Survey Textbook Author Pile-On
The boundary surveying text by Curtis Brown is what I used to study for the PLS exam back in 1979. That edition was a wonderful book. Concise, to the point, accurate and great. I still have it. But later, I noticed that other editors kept adding their name to it, and it has become complex, voluminous and full of wasteful overwriting. And I saw this morning that one of the people offering FS PS training is now listed on the latest edition as an author. I wonder how much each of these supplemental authors actually wrote, or whether some of the additions are not making Brown's original book less useful. Just my opinion/question.
Out of curiosity, I looked at some of the new FS PS example problems, and one of them seems to extract data regarding the natural hierarchy (hierarchy of calls) and mix apples and oranges asking for prioritization of things--Rights of possession, senior rights, natural monuments, distances. Those are different things. Natural monuments and distances are part of the natural hierarchy, but rights are not. If you look in a book that has too many pages and is too complex, you will find that list, but is not this a case of authors just adding stuff? This makes the whole thing too complex, and NCEES just pulling stuff out of it?
We surveyors know what senior and junior rights are. We know what possession is, but do all PLSs know what is mean by rights of possession? Of course we know that if someone possesses land that person can gain ownership of the land per civil code in any state, but to me, rights of possession is a vague term apparently pulled out of some additional stuff that a tack-on author decided to write just to be writing.
I imagine that many will disagree, and I can understand that. But I guess what I think is important is knowing what is important and the prevention of a bunch of sifting through worthless writing to memorize lists. Basic Curtis Brown is great. To much "writing" added to it by others is shame. Beauty is in brevity and focus on what is important. The rest contains too much waste.
My opinion only.
I think the trend of text books being updated for no reason beyond justifying another edition is fairly well established.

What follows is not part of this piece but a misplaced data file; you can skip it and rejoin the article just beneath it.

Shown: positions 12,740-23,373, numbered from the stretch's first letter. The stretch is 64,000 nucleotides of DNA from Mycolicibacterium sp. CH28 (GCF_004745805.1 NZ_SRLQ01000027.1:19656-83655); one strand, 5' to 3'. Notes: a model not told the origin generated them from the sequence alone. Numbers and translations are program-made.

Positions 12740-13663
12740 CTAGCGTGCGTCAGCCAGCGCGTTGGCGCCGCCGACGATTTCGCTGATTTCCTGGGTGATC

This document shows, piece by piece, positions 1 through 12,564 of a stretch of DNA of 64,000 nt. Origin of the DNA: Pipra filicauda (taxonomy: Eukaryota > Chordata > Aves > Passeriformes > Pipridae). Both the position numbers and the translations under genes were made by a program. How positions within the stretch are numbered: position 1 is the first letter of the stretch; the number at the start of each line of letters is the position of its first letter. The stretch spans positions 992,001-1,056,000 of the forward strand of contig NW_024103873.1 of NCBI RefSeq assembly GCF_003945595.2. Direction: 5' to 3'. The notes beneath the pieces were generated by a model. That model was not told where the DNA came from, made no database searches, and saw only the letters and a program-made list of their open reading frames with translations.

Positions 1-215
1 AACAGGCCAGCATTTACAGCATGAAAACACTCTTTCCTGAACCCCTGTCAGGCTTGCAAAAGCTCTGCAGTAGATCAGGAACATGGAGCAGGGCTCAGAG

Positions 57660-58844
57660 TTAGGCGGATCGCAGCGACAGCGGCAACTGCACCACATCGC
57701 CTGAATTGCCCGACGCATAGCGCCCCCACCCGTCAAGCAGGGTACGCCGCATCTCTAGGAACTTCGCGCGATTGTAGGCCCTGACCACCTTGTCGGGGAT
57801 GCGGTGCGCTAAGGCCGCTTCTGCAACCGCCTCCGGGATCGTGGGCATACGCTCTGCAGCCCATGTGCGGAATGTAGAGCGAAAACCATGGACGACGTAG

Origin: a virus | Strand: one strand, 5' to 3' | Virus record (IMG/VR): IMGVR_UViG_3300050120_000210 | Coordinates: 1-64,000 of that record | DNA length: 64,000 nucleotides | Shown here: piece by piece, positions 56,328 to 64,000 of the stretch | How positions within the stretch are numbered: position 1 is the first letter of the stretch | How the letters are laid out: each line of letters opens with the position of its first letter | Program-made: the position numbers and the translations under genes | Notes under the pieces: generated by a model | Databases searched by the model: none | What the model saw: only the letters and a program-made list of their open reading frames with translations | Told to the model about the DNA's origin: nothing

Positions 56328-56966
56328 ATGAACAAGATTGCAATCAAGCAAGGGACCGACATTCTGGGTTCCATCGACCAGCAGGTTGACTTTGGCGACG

The practice of bringing something new only as a profit vector and not because of an actual improvement is really fascinating and unfortunate. Sometimes I think our landfills are stocked with update after update until we circle back around to the solution established generations back.
I like the old school books better, and I hate it when reading a book and it is clear they are just arguing with another academic.
Brown has been edited for a number of reasons.
The laws we consider as retracing surveyor are not static, and our understanding of our duty to the public is continually evolving.
One very important reason relates to your comment regarding civil law. Rights of possession are generally earned by meeting a fact pattern laid out in Statute and supported by case law. The right is transferred when the conditions are met. Surveyors who ignore that do so at the peril of the community of owners, not to mention themselves. Wether this is spelled out in recent editions of Browns I cannot say. I"ve moved on to more substantive learning and keep Browns as a reference (thanks Dave L).
All that being said I have been dubbed a bibliophile (among other things) by many close to me. Reading and understanding surveying texts from the 1800's through the 'great awaking' of our profession in about 1977/78. None of those texts are perfect, but it helps understand the footsteps of the time. I would encourage any Surveyor to remember that last sentence well. If you insist on reading with too critical an eye you'll run out of books on day two or so. With all authors, build your knowledge from diverse sources. Hold on to the good, but recognize the faults and let them go.
My .02, Tom
I have often suggested on these pages that students of survey skip on buying the latest (expensive) editions of BC&LP and EPfBL and go for (used & very cheap) early editions.
Yes, it has become something different than it started out to be, IMO.
The point I was trying to make is that as the new editions come out with new pile-on authors buying their way into being an author of already-established excellent texts, that the input from the pile-on authors seems to simply mess the book up with too much information.....and subsequently the NCEES and other examination groups pick stuff out of the bulky new books and treat it as the gospel for formulating a test question, which only one question could affect the career or kill the spirit of a good person wanting to become a professional surveyor.
The comment about staying up with the latest greatest is well taken, but latest is not always greatest. Sometimes it is pathetic and harmful.